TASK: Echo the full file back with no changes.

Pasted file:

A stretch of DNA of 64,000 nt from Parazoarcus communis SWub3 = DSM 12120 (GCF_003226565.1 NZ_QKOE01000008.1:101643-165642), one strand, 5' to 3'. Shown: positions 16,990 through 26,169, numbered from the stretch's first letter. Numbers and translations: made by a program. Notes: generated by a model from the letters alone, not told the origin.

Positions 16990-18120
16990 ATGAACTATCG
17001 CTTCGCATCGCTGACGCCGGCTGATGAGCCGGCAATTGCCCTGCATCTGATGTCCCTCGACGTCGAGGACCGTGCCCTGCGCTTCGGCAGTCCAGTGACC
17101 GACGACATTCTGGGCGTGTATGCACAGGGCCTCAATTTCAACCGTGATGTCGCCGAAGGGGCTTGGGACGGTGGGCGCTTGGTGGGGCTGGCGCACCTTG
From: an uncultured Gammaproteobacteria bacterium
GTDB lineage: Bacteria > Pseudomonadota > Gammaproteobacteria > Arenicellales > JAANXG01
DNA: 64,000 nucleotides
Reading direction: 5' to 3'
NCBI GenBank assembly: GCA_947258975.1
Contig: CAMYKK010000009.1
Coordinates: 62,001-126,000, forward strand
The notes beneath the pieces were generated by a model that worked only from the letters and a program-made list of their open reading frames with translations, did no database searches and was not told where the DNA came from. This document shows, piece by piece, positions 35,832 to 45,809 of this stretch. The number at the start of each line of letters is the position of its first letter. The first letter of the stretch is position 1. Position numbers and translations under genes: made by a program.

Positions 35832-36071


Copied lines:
A stretch of DNA of 64,000 nt from Parazoarcus communis SWub3 = DSM 12120 (GCF_003226565.1 NZ_QKOE01000008.1:101643-165642), one strand, 5' to 3'. Shown: positions 16,990 through 26,169, numbered from the stretch's first letter. Numbers and translations: made by a program. Notes: generated by a model from the letters alone, not told the origin.

Positions 16990-18120
16990 ATGAACTATCG
17001 CTTCGCATCGCTGACGCCGGCTGATGAGCCGGCAATTGCCCTGCATCTGATGTCCCTCGACGTCGAGGACCGTGCCCTGCGCTTCGGCAGTCCAGTGACC
17101 GACGACATTCTGGGCGTGTATGCACAGGGCCTCAATTTCAACCGTGATGTCGCCGAAGGGGCTTGGGACGGTGGGCGCTTGGTGGGGCTGGCGCACCTTG
From: an uncultured Gammaproteobacteria bacterium
GTDB lineage: Bacteria > Pseudomonadota > Gammaproteobacteria > Arenicellales > JAANXG01
DNA: 64,000 nucleotides
Reading direction: 5' to 3'
NCBI GenBank assembly: GCA_947258975.1
Contig: CAMYKK010000009.1
Coordinates: 62,001-126,000, forward strand
The notes beneath the pieces were generated by a model that worked only from the letters and a program-made list of their open reading frames with translations, did no database searches and was not told where the DNA came from. This document shows, piece by piece, positions 35,832 to 45,809 of this stretch. The number at the start of each line of letters is the position of its first letter. The first letter of the stretch is position 1. Position numbers and translations under genes: made by a program.

Positions 35832-36071